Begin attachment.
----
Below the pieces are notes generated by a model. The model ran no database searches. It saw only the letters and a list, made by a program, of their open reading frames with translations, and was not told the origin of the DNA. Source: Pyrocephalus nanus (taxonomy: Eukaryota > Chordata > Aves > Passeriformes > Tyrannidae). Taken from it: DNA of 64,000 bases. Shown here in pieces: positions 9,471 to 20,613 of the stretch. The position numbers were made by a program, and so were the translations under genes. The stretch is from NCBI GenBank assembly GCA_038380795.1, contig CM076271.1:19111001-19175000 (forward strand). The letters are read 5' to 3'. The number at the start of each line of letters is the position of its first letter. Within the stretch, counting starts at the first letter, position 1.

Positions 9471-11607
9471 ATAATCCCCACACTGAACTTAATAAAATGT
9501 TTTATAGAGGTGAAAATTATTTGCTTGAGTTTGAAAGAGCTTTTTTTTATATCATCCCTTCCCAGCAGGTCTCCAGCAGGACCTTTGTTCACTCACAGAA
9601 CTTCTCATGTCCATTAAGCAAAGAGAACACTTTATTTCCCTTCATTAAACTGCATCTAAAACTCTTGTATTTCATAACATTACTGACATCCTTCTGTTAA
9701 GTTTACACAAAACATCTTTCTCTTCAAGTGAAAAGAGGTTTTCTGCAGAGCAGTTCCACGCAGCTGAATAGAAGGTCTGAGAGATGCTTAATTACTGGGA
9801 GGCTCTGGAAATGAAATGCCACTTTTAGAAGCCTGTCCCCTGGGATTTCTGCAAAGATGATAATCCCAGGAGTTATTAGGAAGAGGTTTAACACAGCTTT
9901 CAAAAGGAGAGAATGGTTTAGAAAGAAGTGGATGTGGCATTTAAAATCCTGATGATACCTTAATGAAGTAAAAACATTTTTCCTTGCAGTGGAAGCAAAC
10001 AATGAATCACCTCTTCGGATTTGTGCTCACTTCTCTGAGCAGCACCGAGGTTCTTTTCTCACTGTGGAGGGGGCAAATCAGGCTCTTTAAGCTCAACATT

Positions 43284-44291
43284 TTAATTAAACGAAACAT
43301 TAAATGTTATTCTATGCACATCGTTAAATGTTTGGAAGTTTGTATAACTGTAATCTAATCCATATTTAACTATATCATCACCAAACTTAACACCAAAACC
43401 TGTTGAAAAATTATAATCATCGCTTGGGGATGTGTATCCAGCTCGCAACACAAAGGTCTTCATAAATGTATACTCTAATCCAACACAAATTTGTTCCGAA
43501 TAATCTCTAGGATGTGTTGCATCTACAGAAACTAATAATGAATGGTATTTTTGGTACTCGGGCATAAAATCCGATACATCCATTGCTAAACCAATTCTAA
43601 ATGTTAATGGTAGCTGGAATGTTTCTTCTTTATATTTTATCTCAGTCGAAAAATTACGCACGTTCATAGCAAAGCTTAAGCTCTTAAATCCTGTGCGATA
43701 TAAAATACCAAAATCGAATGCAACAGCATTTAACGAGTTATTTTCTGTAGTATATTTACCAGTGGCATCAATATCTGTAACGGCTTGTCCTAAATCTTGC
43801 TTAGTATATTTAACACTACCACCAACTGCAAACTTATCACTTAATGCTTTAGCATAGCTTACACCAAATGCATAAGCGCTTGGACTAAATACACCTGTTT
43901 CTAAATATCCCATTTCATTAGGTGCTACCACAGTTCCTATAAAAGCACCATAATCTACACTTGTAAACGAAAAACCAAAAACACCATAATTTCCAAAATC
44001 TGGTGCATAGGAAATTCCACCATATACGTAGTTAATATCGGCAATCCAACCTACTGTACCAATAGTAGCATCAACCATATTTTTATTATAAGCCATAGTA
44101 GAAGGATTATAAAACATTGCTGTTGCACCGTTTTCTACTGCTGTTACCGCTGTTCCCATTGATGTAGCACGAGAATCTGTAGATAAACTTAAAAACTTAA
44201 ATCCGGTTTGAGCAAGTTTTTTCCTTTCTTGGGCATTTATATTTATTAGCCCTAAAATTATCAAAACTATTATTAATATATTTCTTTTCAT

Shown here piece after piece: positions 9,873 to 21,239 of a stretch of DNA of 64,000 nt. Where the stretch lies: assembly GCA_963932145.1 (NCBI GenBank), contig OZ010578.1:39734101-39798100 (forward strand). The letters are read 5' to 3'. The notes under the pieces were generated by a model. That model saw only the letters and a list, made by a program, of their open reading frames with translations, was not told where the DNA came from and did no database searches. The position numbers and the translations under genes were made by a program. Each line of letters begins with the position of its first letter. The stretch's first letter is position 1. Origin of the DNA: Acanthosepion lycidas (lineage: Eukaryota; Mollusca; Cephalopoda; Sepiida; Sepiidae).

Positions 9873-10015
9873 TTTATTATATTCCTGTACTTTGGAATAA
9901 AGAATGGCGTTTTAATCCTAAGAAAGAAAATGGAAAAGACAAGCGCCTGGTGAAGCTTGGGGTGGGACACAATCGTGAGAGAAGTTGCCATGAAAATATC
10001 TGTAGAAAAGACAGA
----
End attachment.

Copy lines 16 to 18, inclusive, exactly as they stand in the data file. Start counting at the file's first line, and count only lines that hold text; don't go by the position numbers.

43701 TAAAATACCAAAATCGAATGCAACAGCATTTAACGAGTTATTTTCTGTAGTATATTTACCAGTGGCATCAATATCTGTAACGGCTTGTCCTAAATCTTGC
43801 TTAGTATATTTAACACTACCACCAACTGCAAACTTATCACTTAATGCTTTAGCATAGCTTACACCAAATGCATAAGCGCTTGGACTAAATACACCTGTTT
43901 CTAAATATCCCATTTCATTAGGTGCTACCACAGTTCCTATAAAAGCACCATAATCTACACTTGTAAACGAAAAACCAAAAACACCATAATTTCCAAAATC